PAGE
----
To fill this need, we have previously developed a microfluidic chip that allows insulin secretion from individual islets to be continuously monitored.14 On this device, an islet is housed in a cell chamber on the chip and superfused with media while secreted insulin is continuously sampled from the chamber by electroosmotic flow (EOF). The sample stream is mixed on-line with fluorescein isothiocyanate-labeled insulin (FITC-ins) and anti-insulin antibody (Ab). Portions of this reaction mixture stream are periodically sampled and separated by capillary electrophoresis (CE) to quantify immunoassay products. This chip enables insulin secretion to be monitored with ~10 s temporal resolution from single islets with complete automation; however, throughput for islet experiments was low because only a single islet could be monitored at one time. To improve throughout, we developed a parallel channel system in which four independent cell monitoring networks were fabricated in one chip.15 Detection in the parallel system was accomplished using a rapid scanning confocal microscope. While improving throughput, this system had limited practicality because the LOD was barely sufficient to detect basal insulin secretion and the geometry of the chips combined with the limited field of view of the microscope prevented scale up beyond four channels. Both the single and four channel chips also suffered in that the approach to sampling superfusate from the cells had potential for inaccuracies associated with positioning cells within the chip and use of electroosmotic flow for sampling.
In this work, we address these limitations and further increase throughput resulting in a practical chip for quantitative monitoring of insulin secretion from 15 single islets in parallel. Multiplexed fluorescence detection of the 15 parallel CE networks is facilitated by a radial microchannel design16 in which all separation channels converge at a common point allowing fluorescence detection to be performed by imaging with a single objective lens on a microscope equipped with a sensitive CCD. This detector yielded greater than10-fold better fluorescence LOD even though it was used on more channels than the previous scanning system. Sampling from the islets is changed to allow improved quantification. As a demonstration of the utility of the chip, we show that islets isolated from mice have characteristic fast and slow oscillation patterns of insulin secretion, complementing previous studies.17,18 An additional set of experiments revealed that chronic exposure to free fatty acids in culture, a model of lipotoxicity,19 blunts pulsatile release from islets. The ability to perform these studies relies on the capacity to collect high throughput secretion data on the single islet level, a technique greatly facilitated with the presented microdevice and not possible with competing technologies. Furthermore, the general approach to detection, sampling, and assay should be of benefit in other cell-on-chip applications.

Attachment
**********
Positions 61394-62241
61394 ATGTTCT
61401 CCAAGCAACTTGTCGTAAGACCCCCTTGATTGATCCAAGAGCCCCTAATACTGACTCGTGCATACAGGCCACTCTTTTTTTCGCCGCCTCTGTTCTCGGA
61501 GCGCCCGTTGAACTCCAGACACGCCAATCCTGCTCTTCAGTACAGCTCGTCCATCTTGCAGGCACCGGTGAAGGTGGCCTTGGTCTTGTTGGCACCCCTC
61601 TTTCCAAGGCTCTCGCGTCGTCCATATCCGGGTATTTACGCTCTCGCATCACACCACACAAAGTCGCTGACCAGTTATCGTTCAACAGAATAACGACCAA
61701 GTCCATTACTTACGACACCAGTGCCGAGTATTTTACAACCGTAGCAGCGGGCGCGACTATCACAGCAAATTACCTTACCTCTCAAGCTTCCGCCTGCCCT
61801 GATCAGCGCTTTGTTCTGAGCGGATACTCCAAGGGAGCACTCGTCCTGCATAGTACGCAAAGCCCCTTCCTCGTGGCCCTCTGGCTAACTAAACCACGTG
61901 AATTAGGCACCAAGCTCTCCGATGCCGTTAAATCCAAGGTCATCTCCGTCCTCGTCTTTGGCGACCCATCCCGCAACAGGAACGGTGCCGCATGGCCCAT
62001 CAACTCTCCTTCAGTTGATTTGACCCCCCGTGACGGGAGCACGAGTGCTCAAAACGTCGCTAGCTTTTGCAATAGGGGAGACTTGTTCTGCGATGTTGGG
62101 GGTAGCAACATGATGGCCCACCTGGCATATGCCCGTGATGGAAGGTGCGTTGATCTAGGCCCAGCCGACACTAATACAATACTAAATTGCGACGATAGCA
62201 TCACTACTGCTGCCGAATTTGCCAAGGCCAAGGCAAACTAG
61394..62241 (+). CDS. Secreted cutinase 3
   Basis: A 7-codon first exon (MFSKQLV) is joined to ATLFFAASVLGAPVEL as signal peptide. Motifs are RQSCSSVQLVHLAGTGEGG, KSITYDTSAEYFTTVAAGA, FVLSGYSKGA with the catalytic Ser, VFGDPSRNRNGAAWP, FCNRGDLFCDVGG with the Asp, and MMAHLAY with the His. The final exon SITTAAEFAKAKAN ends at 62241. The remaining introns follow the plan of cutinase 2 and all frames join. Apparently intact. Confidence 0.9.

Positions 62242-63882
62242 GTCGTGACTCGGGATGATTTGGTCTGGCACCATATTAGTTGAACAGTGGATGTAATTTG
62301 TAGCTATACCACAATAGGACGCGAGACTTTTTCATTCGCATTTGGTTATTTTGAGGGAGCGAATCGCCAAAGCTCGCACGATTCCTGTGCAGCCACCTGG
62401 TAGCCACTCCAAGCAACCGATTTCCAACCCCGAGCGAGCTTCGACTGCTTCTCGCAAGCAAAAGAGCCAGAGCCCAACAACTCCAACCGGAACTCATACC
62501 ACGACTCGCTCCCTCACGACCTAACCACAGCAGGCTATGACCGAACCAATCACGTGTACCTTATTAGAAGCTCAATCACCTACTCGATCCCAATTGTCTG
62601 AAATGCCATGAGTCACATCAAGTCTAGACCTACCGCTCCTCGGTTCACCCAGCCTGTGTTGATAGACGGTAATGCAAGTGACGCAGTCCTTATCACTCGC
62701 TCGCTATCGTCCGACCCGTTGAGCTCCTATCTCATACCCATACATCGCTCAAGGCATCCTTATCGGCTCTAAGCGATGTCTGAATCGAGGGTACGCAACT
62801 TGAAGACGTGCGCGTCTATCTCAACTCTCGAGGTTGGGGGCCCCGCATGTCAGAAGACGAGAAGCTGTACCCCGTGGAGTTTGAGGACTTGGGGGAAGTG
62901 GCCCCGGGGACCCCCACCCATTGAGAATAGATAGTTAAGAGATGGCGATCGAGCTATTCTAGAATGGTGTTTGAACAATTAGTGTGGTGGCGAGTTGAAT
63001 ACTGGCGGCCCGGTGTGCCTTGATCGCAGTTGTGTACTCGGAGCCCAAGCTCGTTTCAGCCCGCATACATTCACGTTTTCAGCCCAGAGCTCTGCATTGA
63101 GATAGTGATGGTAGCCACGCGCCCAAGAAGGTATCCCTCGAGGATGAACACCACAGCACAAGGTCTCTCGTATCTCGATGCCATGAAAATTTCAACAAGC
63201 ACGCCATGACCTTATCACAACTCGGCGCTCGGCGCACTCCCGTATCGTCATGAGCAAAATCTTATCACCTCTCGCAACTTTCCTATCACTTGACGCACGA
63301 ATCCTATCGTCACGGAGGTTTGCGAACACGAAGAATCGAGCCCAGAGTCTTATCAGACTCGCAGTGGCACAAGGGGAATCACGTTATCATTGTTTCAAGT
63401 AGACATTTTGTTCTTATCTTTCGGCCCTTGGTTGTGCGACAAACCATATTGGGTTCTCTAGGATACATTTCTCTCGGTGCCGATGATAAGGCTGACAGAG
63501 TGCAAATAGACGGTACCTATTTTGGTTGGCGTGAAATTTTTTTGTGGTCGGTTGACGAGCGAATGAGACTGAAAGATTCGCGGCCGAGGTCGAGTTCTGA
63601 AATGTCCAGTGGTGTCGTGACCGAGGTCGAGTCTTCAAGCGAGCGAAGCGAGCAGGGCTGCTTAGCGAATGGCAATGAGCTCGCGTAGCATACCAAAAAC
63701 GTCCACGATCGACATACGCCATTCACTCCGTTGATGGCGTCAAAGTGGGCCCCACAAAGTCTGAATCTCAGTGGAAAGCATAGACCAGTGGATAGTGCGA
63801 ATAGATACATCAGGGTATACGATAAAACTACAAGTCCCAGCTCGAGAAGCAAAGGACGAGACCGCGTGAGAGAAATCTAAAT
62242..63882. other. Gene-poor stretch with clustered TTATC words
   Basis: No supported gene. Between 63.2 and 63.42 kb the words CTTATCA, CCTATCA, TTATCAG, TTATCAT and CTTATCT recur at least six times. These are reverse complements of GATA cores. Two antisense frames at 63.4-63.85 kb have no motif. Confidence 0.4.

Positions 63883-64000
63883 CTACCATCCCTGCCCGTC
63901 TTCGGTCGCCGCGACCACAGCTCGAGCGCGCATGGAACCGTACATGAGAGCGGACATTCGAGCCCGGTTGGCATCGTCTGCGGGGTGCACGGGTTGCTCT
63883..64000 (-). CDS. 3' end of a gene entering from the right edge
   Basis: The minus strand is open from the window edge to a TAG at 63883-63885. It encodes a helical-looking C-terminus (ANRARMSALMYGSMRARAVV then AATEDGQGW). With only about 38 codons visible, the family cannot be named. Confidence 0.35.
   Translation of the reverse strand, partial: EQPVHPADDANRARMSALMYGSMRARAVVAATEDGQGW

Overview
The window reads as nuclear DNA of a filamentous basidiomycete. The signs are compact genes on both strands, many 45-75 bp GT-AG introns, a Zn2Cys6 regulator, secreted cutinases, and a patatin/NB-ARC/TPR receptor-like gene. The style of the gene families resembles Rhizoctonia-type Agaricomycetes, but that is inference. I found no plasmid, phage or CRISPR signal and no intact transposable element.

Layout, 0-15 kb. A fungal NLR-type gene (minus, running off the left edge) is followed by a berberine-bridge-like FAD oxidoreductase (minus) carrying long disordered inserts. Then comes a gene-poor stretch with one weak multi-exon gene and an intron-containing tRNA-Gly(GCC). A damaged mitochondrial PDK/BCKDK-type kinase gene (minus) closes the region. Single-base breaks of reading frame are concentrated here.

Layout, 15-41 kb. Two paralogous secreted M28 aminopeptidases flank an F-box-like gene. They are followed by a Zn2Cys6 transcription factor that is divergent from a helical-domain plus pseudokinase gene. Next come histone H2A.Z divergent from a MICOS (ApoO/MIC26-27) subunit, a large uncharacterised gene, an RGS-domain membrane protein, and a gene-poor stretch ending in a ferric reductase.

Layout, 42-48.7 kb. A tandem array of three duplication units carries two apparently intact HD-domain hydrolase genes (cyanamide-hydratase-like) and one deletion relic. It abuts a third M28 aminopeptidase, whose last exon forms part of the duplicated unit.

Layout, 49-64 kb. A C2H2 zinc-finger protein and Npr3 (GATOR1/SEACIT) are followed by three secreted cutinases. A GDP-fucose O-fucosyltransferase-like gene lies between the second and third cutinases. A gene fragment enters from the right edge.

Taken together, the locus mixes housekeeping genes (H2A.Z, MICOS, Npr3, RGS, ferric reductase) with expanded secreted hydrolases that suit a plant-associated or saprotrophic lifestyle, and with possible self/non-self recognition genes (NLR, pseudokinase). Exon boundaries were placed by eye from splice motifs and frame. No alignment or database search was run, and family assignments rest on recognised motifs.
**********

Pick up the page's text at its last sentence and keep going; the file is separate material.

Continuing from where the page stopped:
Unless otherwise noted, all reagents were from Fisher. Tricine was from MP Biomedicals (Aurora, OH). Collagenase type XI, insulin, ethylenediaminetetraacetic acid (EDTA), fluorescein, and Tween 20 were from Sigma (St. Louis, MO). Cell culture reagents were purchased from Invitrogen (Carlsbad, CA). Fluorescein isothiocyanate-labeled insulin (FITC-ins) was obtained from Molecular Probes (Eugene, OR), and monoclonal antibody (Ab) to human insulin was from Biodesign International (Saco, ME). Poly(dimethylsiloxane) (PDMS) was purchased from G.E. Silicones (Waterford, NY). All solutions were made with 18-MΩ deionized water from a Millipore (Bedford, MA) Milli-Q filtration system and filtered with 0.2 μm nylon syringe filters.